in Bologna, musicians in Bologna.
Giuseppe Verdi’s operas in Bologna (1843-1901), including an appendix about
Bologna and Giuseppe Verdi’s death, Lucca, Lim 2001, LX, 471 pp.
Rassegna musicale italiana, VII, 21, 2001-2002, p.45 (Piero
Slovenski muzikolosko drustvo, 16, 2001, p.55, (Primož Kuret).
The project of collecting
all publications of the Bolognese press on Verdi’s operas performed at
the Teatro Comunale in Bologna until 1901 is dedicated to the great composer on
the centenary of his death and on the occasion of the events for Bologna 2000 as
a European capital of culture.
The anthology gathers about 500 articles which appeared on Bolognese daily
papers and periodical publications from the first representation of one of
Verdi’s operas on the scenes of the Teatro Comunale of Bologna (1843)
to the composer’s death (1901). It had been a time span involving
relevant political changes, the most important of which was the indipendence of
Italy, nevertheless being sufficiently homogeneous as regards the history of melodrama.
At that time several newspapers were active and, even in the different style
and opinions of the various newspapers and magazines all over 60 years
approximately, there emerges quite a uniform picture. In those years the
Bolognese cultural ferment is documented by the almost contemporary presence of
as many as six Bolognese prestigious daily papers, namely
Monitore di Bologna, Gazzetta dell’Emilia, L’Ancora, La Stella
d’Italia, L’Unione and La Patria. Towards the end of the 19th century, then, there proliferated
satirical magazines, often including Bolognese dialect sections, among which
“Ehi! Ch’al scusa, E’ permesso?… and La Striglia.
Apart from the Teatro
Comunale, another two important theatres were active in those years: the Teatro
del Corso and the Teatro Contavalli, which are both lost today, the former owing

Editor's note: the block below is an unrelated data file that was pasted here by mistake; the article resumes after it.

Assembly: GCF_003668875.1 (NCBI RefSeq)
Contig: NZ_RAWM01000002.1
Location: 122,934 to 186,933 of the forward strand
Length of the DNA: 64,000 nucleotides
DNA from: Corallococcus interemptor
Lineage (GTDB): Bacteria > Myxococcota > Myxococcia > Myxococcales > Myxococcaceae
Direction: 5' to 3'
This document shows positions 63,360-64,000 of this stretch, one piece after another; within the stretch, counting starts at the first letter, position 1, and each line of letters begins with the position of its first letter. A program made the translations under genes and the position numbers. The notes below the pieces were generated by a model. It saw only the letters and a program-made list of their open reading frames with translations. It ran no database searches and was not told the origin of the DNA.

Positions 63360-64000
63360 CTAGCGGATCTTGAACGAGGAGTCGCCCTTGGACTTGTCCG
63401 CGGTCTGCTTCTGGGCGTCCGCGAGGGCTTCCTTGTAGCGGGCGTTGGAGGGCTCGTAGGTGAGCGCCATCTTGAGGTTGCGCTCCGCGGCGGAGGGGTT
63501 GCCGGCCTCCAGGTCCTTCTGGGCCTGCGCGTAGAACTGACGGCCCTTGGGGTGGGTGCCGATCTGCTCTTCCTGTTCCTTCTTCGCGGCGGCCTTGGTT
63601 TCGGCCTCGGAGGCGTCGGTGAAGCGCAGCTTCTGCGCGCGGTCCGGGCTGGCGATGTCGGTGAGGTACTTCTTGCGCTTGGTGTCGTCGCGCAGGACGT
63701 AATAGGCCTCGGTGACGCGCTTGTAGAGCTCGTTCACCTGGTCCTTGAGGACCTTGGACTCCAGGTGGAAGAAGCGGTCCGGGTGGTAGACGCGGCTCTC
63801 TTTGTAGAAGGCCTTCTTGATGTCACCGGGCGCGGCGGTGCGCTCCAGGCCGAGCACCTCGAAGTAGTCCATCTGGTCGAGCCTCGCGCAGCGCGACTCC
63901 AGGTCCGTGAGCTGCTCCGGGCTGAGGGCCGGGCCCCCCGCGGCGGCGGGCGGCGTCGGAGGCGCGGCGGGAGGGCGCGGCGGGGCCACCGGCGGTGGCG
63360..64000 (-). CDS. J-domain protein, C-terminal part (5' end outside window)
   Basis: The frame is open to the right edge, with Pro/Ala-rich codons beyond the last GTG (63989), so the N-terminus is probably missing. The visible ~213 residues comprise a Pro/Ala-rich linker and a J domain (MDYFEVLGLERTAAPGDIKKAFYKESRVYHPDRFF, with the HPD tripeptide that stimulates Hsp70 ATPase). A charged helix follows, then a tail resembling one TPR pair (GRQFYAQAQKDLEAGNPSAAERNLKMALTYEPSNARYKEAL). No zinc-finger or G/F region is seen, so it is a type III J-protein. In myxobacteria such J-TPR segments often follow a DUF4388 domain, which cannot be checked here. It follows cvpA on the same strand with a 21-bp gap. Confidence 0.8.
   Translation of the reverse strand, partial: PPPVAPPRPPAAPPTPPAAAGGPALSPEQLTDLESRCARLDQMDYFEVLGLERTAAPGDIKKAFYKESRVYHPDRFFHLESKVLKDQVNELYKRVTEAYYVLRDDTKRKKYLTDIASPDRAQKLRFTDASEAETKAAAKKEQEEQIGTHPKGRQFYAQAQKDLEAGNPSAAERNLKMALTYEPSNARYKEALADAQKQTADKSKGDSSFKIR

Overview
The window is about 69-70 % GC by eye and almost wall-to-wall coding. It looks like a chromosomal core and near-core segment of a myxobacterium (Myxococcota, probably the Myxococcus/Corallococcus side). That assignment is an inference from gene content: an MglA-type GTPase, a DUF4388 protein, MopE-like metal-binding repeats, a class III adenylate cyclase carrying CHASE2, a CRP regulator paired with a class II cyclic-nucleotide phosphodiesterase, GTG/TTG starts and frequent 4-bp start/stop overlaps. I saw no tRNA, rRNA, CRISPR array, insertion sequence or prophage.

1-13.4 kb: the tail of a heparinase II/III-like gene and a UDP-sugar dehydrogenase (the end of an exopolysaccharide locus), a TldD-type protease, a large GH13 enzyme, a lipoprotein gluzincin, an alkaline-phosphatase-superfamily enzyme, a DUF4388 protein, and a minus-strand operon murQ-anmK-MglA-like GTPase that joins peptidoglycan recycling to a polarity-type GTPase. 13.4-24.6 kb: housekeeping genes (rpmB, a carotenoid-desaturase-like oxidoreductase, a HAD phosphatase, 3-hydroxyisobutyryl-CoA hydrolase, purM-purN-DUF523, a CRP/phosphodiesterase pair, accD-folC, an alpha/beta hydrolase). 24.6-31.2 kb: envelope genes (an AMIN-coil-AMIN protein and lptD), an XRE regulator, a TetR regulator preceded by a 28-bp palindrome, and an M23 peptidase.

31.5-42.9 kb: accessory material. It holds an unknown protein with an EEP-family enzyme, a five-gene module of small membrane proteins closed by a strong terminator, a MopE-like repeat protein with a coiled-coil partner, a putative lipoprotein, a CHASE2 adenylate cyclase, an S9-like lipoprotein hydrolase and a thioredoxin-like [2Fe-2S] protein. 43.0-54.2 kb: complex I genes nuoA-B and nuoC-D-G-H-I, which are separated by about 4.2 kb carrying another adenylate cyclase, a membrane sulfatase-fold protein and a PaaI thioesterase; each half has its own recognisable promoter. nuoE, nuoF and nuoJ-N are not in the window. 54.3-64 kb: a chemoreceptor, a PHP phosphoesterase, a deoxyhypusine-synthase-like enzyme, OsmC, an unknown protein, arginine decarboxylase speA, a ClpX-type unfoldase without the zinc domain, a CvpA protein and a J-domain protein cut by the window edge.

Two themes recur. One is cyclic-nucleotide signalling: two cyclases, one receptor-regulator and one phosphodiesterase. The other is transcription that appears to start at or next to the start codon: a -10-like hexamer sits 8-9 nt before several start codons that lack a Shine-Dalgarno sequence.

to wartime-events, the latter owing to negligence; even the Teatro Brunetti (today’s
Teatro Duse), the Nosadella Theatre and other minor theatres often used to put
on opera performances. These theatres used to stage many of Verdi’s operas ,
but today it is extremely difficult to go back to their chronology; besides,
these performances used to be considered as definitely less important than the
ones stages at the Teatro Comunale. Therefore, I have considered as relevant the
reviews about the works staged at the Teatro Comunale, excepting the years 1853
54, 1866 67 and 1874 75 during which the Comunale, which was being closed during
restorations, moved all activities to the Teatro del Corso, the Contavalli and
the Brunetti. As to the list of Verdi’s works staged at the Teatro Comunale, I
have followed the critical Repertory of performances and musical executions from
1763 to 1966, edited by Sergio Paganelli in vol. II of “Due secoli di
vita musicale. Storia del Teatro Comunale di Bologna”, edited by L. Trezzini,
Bologna 1987, to which the reader is referred as far as general information is
concerned. The stagings of
Verdi’s operas at the Teatro Comunale from 1843 to 1901 (including the ones at
the Corso, the Contavalli and the Brunetti during the period of closing of the
Comunale and the Messa da Requiem) were about 70, with 23 titles staged.
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